Me at 15. I thought I had the fattest thighs on the planet.
Anyone who has known me since before I turned 50 knows I struggled dearly with my body image. It probably started when I was little, and my mom enjoyed telling me stories about the aunties coming to visit us when I was a baby just see the size of my thighs. I know lots of you have similar stories of growing up thinking you were the biggest/fattest kid on the planet. I was the first kid in my fifth grade class to hit 100 lbs (boy or girl!). I can’t remember how tall I was because nobody cared; I weighed 100 lbs that’s all that mattered! When I graduated from high school, I was 5’ 5” and 118 lbs. Yeah, real fat. But those old stories were so embedded in my psyche that my mirror told a different story.
When I was 23, I had an emergency c-section. They had lost the baby’s heartbeat while prepping me and all hell broke loose in the operating room. Suddenly I was being ripped open from navel to pubic bone (I felt it since they hadn’t had time to knock me out yet) and my 9lb 13oz son was born not breathing. He was resuscitated and taken to NICU where he died 5 ½ days later. The incision was long, the baby large and putting the skin back together was messy. Too much skin, not enough space to make a flat scar without the baby to hold it up. It healed, but it looked bad by anyone’s standards. Every time I looked at my body, I saw a scar that was a potent reminder of how I had failed to bring a healthy baby into the world. Losing Mark Adam was my second loss; Andrew was lost at 19+ weeks three years earlier. Not only did I think my body was ugly but I believed it had betrayed me in the worst possible way, twice.
More losses, another baby in NICU (he survived!), a hysterectomy, constantly yo-yoing weight, and in 2004, I nearly died from pancreatitis and a gallbladder infection. More body betrayal. Was I broken or what? I started wearing baggy clothes and forgetting what I looked like naked. It’s not important if you have a guy who loves you, right? (Don’t buy into that, okay? We look good for ourselves, not others, and we also can look bad for ourselves. I was making myself look bad because I thought that’s how it should be.)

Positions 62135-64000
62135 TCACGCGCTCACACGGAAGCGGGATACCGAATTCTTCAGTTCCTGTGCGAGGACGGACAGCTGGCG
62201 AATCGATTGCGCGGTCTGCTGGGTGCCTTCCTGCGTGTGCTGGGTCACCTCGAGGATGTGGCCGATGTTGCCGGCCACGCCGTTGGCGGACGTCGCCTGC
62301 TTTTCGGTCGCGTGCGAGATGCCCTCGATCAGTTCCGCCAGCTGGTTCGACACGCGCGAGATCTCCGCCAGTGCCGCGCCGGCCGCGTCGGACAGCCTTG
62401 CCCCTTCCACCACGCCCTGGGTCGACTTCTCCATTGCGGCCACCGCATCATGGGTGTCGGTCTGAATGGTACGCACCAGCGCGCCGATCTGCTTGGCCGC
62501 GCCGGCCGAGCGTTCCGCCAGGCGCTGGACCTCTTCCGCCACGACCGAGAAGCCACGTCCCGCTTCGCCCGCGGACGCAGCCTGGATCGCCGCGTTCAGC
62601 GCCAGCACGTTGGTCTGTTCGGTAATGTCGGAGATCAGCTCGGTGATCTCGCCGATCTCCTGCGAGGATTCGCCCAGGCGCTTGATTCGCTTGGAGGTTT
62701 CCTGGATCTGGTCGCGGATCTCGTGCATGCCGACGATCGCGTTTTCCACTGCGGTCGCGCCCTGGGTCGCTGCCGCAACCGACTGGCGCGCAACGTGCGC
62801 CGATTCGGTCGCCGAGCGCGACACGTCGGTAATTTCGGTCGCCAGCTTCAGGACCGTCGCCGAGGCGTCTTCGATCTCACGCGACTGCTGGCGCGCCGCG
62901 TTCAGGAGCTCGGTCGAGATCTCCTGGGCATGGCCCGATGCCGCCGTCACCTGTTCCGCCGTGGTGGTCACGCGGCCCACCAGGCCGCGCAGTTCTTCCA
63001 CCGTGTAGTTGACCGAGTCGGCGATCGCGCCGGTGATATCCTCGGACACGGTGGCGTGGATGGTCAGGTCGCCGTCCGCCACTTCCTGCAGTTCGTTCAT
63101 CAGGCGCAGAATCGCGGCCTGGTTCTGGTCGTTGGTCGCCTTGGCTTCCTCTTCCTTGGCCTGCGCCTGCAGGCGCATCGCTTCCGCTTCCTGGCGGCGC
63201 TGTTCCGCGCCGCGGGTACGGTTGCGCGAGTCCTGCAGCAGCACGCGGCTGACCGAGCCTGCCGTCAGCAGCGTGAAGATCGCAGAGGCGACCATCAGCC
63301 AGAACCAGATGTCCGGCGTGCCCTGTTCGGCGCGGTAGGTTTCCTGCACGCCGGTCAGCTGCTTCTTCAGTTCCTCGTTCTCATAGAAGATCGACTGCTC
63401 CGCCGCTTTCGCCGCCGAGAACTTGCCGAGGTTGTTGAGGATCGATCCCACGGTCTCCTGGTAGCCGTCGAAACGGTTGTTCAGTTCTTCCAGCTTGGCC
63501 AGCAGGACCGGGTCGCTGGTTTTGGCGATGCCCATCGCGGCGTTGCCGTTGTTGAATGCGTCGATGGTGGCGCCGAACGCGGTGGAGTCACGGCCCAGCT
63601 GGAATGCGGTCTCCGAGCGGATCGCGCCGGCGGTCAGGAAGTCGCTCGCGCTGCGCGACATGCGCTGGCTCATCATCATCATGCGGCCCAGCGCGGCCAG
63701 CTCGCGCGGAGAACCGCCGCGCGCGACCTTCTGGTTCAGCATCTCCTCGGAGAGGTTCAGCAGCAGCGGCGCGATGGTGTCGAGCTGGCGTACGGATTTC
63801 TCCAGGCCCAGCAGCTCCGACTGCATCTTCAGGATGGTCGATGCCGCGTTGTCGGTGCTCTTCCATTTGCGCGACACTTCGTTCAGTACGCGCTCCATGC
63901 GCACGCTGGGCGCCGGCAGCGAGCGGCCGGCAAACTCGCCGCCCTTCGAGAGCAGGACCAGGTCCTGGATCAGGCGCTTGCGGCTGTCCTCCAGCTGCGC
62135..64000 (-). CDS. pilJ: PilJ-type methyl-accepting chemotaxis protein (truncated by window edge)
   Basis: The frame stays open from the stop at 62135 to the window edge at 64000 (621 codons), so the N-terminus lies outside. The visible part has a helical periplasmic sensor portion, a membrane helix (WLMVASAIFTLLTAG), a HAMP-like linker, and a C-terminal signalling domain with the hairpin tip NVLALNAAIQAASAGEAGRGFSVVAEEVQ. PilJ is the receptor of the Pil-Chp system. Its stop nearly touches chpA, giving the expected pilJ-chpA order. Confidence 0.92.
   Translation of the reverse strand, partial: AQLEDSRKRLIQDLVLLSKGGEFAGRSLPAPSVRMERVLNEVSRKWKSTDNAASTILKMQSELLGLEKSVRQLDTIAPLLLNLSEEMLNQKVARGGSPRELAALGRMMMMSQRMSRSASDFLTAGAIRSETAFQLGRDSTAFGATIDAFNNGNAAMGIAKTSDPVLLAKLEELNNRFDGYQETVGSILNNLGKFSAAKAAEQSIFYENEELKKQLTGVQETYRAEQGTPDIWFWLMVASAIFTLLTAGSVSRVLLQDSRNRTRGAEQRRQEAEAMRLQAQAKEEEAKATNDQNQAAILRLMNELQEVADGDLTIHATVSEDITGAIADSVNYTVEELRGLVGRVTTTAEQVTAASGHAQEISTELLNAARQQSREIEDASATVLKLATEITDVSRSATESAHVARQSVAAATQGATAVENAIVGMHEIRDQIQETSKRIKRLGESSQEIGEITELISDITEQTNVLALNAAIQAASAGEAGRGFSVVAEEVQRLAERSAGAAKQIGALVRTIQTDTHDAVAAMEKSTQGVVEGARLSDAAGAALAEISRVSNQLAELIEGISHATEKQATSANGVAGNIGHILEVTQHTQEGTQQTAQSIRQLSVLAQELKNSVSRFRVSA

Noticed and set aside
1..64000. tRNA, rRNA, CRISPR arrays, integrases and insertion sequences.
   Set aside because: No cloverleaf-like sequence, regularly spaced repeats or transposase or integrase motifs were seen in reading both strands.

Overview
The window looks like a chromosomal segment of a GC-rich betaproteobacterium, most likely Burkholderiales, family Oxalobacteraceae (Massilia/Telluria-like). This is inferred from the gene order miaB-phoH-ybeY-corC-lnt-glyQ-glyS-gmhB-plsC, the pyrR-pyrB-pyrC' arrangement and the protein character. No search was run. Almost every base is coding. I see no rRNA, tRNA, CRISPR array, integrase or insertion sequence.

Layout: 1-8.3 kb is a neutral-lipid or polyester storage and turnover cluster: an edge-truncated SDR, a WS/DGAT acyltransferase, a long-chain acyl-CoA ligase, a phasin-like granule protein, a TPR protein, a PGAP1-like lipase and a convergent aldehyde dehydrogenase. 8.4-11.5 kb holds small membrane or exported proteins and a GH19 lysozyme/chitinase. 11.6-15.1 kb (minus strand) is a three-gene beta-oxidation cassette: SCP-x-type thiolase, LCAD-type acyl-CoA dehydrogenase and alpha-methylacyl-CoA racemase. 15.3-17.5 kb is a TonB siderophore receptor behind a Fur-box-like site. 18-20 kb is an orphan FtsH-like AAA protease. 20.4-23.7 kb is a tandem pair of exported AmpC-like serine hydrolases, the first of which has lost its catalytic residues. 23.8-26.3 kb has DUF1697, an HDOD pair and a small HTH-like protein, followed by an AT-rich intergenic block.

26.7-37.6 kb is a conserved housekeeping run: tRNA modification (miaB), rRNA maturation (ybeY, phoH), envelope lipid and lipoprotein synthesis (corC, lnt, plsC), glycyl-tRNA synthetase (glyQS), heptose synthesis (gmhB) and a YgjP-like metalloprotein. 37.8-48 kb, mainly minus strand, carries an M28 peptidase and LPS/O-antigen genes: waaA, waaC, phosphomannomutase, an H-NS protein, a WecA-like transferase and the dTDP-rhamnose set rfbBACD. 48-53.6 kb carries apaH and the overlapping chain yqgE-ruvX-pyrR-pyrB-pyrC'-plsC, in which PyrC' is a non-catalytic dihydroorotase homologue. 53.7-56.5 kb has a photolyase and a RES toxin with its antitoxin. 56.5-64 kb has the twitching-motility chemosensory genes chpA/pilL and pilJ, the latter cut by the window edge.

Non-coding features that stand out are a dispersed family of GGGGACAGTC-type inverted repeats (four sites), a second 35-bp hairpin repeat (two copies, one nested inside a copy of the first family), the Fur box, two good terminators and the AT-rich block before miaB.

As I hit 50, I began to make peace with my body. I think that’s a common denominator for women over 50. Maybe it’s an I don’t give a rat’s ass mindset or maybe it’s just realizing that life is too short to worry about the size of our thighs! It was a VERY slow process for me but it was progress. In February 2012, I started the Creative Grief Coaching Studio’s certification program. One of our “tools” was to create a body image painting (on our body!) and video the process. It was optional but I felt it would be a wonderful opportunity to really make peace with my body. It was amazing! It was truly life-changing, and I don’t say that lightly. I had a huge aha moment at the end (and making the video was fraught with so many technical issues I nearly abandoned the project several times!). I shared my video with my classmates, and they were so incredibly supportive. I am taking a leap by sharing it here with you now which also shows how much I’ve progressed with my body image. Gulp.
This is the video and the password is markadam. It is a HUGE leap for me to share this video publicly so please be kind. ♥